World economies depend on the availability of natural rubber for industrial purposes. Despite its economic importance surprisingly little is known about rubber biogenesis in higher plants. Rubber is produced in numerous species but mechanisms of its synthesis are poorly understood. The enzyme rubber transferase (RuT) (E.C., a prenyltransferase, causes the unique cis-polymerization of isoprene responsible for rubber accumulation in plants. Our studies will protein (RPP), the most abundant protein of guayule rubber particles. The function of RPP in rubber biogenesis will be addressed because its abundance suggests that it plays an important role either in biosynthesis stabilization, solubilization or trafficking of rubber particles. Prevailing evidence suggesting that RPP is guayule RuT must be confirmed with newly available molecular probes. A cDNA clone for RPP, recently identified in the lab, will be used to elucidate its role in rubber biogenesis. Full-length RPP clones will be examined for the effect of their expression in various heterologous and homologous systems. Biochemical analysis and enzymatic assays will compare RPP expression with putative RuT and prenyl transferase activity in those systems. Partial clones of RPP expressed as fusion proteins in E. Coli will be used to generate de-glycosylated RPP Suitable for antibody production. Antisera prepared against recombinant RPP will be used several fold; first, to measure inhibition of prenyltransferase activity in in vitro assays; second, to detect for the presence of RPP- liked proteins in other rubber-producing species and finally, for immunocytochemical studies in guayule and in transgenic plants. If RPP proves to be RuT, then engineering of rubber synthesis may be possible in other systems. %%% The production of rubber results from chemical processing of the sap from the rubber tree which cannot be grown in the USA. However another plant native to the USA, guayule, produces rubber but it is difficult to extract the compound easily from the plant. Rubber is an interesting chemical biomaterial and finding and characterizing the enzyme responsible for its synthesis is the research which is funded here. The isolation of the rubber particle protein in the plant and its purification will lead to molecular biological studies fundamental to producing rubber and related compounds in greater yields and in other plants.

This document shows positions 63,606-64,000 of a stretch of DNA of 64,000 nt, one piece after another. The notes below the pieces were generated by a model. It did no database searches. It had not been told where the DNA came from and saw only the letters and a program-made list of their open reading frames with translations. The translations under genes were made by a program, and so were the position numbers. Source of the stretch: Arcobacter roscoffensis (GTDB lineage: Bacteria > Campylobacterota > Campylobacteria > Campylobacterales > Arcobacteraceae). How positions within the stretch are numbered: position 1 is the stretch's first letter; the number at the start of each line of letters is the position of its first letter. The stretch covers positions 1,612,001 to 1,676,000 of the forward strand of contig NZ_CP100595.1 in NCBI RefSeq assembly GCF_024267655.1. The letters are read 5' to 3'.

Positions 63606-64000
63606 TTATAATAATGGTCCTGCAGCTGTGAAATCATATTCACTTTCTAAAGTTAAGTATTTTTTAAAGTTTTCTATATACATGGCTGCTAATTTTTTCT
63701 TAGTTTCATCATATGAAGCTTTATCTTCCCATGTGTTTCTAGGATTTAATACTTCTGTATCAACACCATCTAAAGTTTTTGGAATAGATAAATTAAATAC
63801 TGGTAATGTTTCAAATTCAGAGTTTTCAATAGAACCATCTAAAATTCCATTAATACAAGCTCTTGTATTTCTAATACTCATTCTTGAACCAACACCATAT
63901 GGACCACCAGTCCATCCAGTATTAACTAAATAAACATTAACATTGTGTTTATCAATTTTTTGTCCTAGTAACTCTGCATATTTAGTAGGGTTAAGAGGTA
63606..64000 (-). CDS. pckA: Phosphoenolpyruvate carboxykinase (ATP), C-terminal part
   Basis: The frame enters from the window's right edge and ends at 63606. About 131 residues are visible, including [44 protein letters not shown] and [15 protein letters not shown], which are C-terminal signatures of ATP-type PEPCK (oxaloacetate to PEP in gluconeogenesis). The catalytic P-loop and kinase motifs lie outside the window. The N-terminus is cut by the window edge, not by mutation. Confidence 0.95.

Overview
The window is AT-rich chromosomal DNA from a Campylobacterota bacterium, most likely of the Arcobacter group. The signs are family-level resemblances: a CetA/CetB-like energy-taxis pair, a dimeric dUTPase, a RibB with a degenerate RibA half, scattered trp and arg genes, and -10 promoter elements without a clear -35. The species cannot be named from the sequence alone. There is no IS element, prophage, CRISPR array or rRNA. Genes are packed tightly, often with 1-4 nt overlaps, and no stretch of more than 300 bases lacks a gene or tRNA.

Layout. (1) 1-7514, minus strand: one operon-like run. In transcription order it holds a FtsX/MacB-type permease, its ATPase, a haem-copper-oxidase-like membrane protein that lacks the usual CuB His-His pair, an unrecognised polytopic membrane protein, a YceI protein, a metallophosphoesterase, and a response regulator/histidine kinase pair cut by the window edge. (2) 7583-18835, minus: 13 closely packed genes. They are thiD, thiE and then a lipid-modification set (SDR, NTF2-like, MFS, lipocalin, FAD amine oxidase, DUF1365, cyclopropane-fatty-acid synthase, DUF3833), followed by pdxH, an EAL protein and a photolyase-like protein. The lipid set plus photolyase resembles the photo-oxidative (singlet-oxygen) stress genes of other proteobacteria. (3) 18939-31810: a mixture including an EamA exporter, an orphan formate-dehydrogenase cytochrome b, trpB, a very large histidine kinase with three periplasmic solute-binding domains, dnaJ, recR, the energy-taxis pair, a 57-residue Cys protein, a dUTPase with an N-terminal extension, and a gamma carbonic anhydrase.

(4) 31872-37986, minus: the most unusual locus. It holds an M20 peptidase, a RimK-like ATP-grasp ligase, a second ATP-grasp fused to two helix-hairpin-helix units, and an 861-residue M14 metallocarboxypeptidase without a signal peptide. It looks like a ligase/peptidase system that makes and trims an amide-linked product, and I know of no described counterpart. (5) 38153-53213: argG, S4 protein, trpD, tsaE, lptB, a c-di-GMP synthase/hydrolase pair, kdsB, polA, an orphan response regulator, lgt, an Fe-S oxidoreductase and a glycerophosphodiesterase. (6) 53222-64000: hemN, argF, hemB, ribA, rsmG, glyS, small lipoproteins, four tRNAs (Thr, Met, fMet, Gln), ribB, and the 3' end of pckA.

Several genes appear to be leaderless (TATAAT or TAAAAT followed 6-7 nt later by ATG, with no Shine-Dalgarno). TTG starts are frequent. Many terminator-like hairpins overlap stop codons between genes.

National Science Foundation (NSF)
Division of Molecular and Cellular Biosciences (MCB)
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Shiladitya DasSarma
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Arizona State University
United States
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